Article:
Vaccine Delivery Group

The Vaccine Delivery Group (Principal Investigator Dr. I. Lentacker; senior scientist; pharmacist) initially focused on ultrasound-based delivery of (mRNA) vaccines. This team has specialized in (i) the development of (nucleic acid loaded) microbubbles, ultrasound contrast agents and (ii) biophysical aspects of sonoporation (i.e. the poration of cellular membranes by ultrasound for intracellular delivery purposes). It is fair to say that this team is considered as one of the leading groups in the field of ultrasound assisted drug delivery. The team explored the use of microbubbles and ultrasound for mRNA transfection of dendritic cells (cancer immunotherapy). Following this initial work, immunological expertise in our group grew significantly through intense collaborations with immunology groups, strongly supported by dr. H. Dewitte who joined our lab in 2010. All these efforts have resulted in the establishment of a new research line in our group which operates at the interface of material design, drug delivery and immunology. Recently this team invented mRNA Galsomes as an mRNA cancer vaccination platform (published in 2019 in ACS Nano and Nano Today) with high expectations as it got major attention at recent top-notch mRNA conferences. Given the highly interdisciplinary nature of this research, the Vaccine Delivery Team has several collaborations with high-standing research groups in different fields like the Physics of Fluids Group from the University of Twente, the Laboratory of Cell Therapy of the Free University of Brussels, the University Medical Center in Utrecht, the Erasmus MC Medical Center in Rotterdam, the Oxford Institute of Biomedical Engineering.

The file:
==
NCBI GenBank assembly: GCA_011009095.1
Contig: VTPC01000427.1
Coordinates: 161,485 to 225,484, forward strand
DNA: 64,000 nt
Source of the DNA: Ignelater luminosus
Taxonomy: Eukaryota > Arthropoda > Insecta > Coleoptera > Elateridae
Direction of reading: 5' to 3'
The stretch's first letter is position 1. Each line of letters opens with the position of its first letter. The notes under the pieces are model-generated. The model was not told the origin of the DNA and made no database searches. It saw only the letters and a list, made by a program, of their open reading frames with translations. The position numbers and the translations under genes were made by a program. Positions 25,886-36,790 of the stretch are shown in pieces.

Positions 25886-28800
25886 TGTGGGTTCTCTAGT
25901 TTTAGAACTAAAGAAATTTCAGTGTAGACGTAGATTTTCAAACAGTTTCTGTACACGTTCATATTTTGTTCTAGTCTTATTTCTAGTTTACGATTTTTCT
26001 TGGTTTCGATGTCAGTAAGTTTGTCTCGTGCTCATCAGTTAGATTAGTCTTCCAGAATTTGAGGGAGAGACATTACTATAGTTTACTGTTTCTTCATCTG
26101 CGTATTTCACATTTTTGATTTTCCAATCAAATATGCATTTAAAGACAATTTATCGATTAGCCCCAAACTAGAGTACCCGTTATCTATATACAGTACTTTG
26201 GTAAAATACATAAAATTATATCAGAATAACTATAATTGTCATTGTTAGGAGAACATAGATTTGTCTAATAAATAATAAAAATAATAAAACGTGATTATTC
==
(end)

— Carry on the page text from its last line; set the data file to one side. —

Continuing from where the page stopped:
Ongoing and planned research for Galsomes as a vaccination platform technology. (A) The Galsome formulation will be fine-tuned using state-of-the-art ionizable lipids and microfluidic mixing to enhance safety and stability. (B) Galsomes will be produced in compliance with Good Manufacturing Processes, as a crucial step towards clinical application. (C) The synergy between Galsomes and checkpoint inhibition therapy will be further enhanced, by optimizing the Galsomes for combination therapy, e.g. by incorporating an aPD-L1 Nanobody-encoding mRNA into the Galsomes. (D) In collaboration with UZGent, a first-in-human clinical trial in stage IV non-small cell lung cancer patients is planned. (E) The application of Galsomes will be expanded beyond oncology, by exploring Galsomes for vaccination against both viral (influenza) and bacterial (M. tuberculosis) pathogens